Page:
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'Phantom' film puts stage musical in new spotlight

Category: Phantom of the Opera News
Article Date: December 23, 2004 | Publication: ABS-CBN | Author: Editors

Posted by: admin

LOS ANGELES - It may be hard to believe that anybody has not seen "The Phantom of the Opera" after more than 65,000 performances in 18 countries since 1988, but on Wednesday the curtain rose on a film version of the hit stage musical.

The movie "Phantom" goes by the formal name of "Andrew Lloyd Webber's The Phantom of the Opera," and is based on Lloyd Webber's stage musical that has so far grossed more than $3 billion and was, in turn, based on Gaston Leroux's 1911 book about a haunted figure lording over the Paris opera.

Even before opening, the movie earned three Golden Globe award nominations, but many critics panned it on opening day, saying that what works on stage doesn't necessarily work on film.

But one movie marketing maxim is that audiences who enjoy populist fare like "Phantom," rarely listen to critics.

By Hollywood's reckoning, those who loved the stage show about the tragic romance between budding singer Christine and the Phantom will want more of the same and that those who never saw the play will crave their first "Phantom" experience.

So, in an odd twist on Hollywood's tendency to tinker with old tales, the makers of this "Phantom" -- Lloyd Webber and director Joel Schumacher -- strayed little from the popular musical.

Musical fare, cinematic flare
Key differences are the glimpses of the characters' histories, told in flashbacks and that the film takes audiences outside the confines of musical's 1870 opera house onto the cobbled streets of Paris and across the French countryside.

The movie goes deep into the labyrinthine tunnels where the Phantom lived by a subterranean lake and composed music by candlelight.

"Part of what we felt we owed the audience was this kind of shameless and swooning glamour of the period," said director Schumacher, "the exquisite costumes of the time...very elaborate sets, the parts of life that have to do with the fantasy of the fable."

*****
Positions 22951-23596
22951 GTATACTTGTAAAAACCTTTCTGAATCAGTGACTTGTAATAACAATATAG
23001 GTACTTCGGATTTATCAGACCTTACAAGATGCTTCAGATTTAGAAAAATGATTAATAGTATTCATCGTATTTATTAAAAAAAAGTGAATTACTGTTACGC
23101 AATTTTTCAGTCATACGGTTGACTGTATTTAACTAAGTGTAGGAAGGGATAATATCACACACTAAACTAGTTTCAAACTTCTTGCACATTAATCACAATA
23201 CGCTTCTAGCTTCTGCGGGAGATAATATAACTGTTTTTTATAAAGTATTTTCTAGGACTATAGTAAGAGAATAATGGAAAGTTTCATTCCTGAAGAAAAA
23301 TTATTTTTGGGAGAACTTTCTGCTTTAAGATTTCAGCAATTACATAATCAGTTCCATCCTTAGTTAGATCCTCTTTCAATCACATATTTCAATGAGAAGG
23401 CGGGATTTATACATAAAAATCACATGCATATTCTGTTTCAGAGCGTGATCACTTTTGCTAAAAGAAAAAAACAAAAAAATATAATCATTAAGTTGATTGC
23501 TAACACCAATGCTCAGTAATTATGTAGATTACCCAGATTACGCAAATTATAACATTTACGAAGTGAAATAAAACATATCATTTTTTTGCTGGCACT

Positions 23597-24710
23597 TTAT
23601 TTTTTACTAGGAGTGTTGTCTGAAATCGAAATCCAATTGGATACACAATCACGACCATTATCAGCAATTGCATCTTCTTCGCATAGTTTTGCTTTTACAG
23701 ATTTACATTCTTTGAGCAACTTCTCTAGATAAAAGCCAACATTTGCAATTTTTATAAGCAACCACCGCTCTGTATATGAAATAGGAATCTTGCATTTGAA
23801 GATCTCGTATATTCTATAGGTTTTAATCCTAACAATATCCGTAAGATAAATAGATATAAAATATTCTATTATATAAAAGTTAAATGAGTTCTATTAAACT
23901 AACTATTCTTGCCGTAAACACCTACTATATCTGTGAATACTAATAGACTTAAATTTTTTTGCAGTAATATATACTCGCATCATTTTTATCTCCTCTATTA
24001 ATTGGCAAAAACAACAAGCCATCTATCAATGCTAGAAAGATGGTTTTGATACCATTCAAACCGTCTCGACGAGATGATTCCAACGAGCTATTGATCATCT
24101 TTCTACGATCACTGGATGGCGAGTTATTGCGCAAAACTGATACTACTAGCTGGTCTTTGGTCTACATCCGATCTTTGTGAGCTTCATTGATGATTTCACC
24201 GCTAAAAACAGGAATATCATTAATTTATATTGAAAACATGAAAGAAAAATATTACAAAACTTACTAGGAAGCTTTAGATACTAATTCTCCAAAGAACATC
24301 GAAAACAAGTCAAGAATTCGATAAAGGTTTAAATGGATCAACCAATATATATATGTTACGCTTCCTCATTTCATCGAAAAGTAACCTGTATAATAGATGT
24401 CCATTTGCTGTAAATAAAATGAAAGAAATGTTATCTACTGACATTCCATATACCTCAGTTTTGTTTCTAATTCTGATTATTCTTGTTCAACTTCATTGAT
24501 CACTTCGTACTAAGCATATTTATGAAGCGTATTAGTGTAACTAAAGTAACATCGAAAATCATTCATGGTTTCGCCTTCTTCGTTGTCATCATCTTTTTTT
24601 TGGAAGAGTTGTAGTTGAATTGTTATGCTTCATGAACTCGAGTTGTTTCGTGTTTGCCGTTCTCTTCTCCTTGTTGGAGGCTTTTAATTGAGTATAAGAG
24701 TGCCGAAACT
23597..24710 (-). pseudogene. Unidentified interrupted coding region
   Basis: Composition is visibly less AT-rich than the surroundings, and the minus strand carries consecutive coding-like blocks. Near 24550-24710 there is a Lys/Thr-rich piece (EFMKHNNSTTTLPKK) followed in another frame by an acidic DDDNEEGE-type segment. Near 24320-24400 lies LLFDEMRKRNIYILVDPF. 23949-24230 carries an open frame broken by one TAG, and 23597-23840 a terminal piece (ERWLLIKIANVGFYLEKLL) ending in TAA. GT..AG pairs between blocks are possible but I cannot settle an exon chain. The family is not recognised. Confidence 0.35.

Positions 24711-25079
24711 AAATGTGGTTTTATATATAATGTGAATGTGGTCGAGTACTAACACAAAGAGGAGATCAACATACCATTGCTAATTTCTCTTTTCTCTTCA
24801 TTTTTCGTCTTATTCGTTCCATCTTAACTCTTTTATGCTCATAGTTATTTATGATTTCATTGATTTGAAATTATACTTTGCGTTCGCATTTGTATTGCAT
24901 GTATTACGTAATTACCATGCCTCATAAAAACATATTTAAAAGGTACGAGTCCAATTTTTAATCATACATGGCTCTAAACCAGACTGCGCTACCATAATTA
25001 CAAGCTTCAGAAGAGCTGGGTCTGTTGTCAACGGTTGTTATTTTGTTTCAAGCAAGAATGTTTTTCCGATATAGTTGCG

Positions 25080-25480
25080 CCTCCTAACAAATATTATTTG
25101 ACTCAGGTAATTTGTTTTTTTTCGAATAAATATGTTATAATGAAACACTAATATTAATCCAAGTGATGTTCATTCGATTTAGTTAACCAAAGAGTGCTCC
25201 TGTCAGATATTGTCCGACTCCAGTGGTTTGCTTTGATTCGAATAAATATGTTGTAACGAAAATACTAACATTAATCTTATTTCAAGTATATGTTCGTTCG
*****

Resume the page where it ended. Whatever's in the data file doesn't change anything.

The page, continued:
"Phantom" is nothing if not a fantasy, but the statistics surrounding Lloyd Webber's stage musical are all about reality.

The stage play has earned more than $3.2 billion in box office sales and won over 50 major awards around the world. The original cast album of songs, including "The Music of the Night," sold over 40 million copies.

In true showbiz tradition, Lloyd Webber is currently working on a shorter, 90-minute version for a Las Vegas hotel.

The movie has lofty ambitions, too. Its three Golden Globe nominations were for best movie musical or comedy, best original song for "Learn to be Lonely" and best actress in that film category for Emmy Rossum, who portrays Christine. "Phantom" also hopes for Oscars, the U.S. film industry's top honors, but Schumacher says that "makes me nervous."

Critics have praised the sets and costumes yet groaned about the story.

"This kind of spectacle might work onstage...but this screen version, for all its wailing emotionalism and elaborate production design, lacks both authentic romance and the thrill of memorable spectacle," wrote the New York Times.

"I just hope the audience enjoys it," said Schumacher. "I hope during the holiday season, people go and escape, because we seem to be in a very stressed-out, frightening world now."

And, in the end, that is what Hollywood movies are all about, escapism and fantasy, made and sold to mass markets.


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